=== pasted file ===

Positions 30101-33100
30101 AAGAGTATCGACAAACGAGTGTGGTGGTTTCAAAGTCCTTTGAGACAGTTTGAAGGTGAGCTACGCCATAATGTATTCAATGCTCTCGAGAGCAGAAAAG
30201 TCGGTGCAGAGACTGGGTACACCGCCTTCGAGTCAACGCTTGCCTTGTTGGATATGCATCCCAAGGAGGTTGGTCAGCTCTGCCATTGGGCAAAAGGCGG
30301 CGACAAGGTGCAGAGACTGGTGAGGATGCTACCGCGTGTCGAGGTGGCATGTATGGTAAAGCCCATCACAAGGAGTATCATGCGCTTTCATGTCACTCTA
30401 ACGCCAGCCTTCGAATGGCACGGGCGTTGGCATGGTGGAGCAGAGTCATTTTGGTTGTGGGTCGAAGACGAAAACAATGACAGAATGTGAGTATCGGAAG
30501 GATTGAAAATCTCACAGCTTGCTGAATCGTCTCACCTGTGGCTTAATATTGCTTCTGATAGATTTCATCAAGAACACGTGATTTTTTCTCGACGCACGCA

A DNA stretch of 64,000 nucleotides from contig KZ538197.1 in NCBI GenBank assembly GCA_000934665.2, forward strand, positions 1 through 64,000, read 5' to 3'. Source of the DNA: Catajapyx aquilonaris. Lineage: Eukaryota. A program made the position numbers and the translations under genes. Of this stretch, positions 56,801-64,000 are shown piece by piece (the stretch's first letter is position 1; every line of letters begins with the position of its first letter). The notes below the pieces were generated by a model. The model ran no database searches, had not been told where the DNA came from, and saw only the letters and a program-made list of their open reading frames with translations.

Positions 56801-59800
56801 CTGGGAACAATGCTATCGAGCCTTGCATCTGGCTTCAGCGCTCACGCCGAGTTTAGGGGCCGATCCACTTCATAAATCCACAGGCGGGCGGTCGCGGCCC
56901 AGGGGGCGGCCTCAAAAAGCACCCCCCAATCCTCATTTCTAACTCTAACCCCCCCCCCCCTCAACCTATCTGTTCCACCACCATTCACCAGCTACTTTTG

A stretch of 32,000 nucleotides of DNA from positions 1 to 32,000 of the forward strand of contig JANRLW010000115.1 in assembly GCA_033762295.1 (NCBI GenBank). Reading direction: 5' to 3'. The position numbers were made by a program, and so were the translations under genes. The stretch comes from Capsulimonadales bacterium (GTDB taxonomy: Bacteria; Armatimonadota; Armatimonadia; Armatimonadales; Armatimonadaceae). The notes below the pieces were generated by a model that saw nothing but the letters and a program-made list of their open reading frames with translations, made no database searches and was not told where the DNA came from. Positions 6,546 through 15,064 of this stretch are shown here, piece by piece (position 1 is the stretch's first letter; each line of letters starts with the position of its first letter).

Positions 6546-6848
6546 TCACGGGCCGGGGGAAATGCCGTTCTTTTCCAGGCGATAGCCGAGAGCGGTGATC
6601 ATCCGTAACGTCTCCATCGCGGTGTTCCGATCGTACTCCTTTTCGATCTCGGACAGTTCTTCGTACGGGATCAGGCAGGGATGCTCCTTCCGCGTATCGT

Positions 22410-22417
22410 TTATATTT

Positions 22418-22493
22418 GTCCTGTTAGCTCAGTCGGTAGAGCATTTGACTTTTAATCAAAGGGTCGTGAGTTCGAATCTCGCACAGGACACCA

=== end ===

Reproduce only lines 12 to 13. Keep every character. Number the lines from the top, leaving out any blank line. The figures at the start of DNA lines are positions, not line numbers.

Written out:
Positions 6546-6848
6546 TCACGGGCCGGGGGAAATGCCGTTCTTTTCCAGGCGATAGCCGAGAGCGGTGATC